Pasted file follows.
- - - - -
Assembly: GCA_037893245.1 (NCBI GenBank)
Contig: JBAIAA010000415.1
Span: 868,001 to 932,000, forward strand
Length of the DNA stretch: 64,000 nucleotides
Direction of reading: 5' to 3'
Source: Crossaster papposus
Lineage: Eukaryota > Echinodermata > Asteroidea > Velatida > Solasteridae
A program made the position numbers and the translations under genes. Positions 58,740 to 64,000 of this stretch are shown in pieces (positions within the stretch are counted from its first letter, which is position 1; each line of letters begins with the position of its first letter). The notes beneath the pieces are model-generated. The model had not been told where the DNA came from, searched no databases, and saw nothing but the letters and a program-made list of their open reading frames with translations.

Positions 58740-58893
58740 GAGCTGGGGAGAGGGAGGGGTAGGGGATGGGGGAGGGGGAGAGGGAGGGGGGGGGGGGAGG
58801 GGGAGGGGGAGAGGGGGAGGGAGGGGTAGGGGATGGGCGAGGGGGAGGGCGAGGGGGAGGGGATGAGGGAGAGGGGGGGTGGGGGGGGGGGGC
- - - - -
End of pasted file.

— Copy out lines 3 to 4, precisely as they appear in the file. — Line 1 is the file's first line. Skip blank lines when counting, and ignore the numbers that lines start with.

Span: 868,001 to 932,000, forward strand
Length of the DNA stretch: 64,000 nucleotides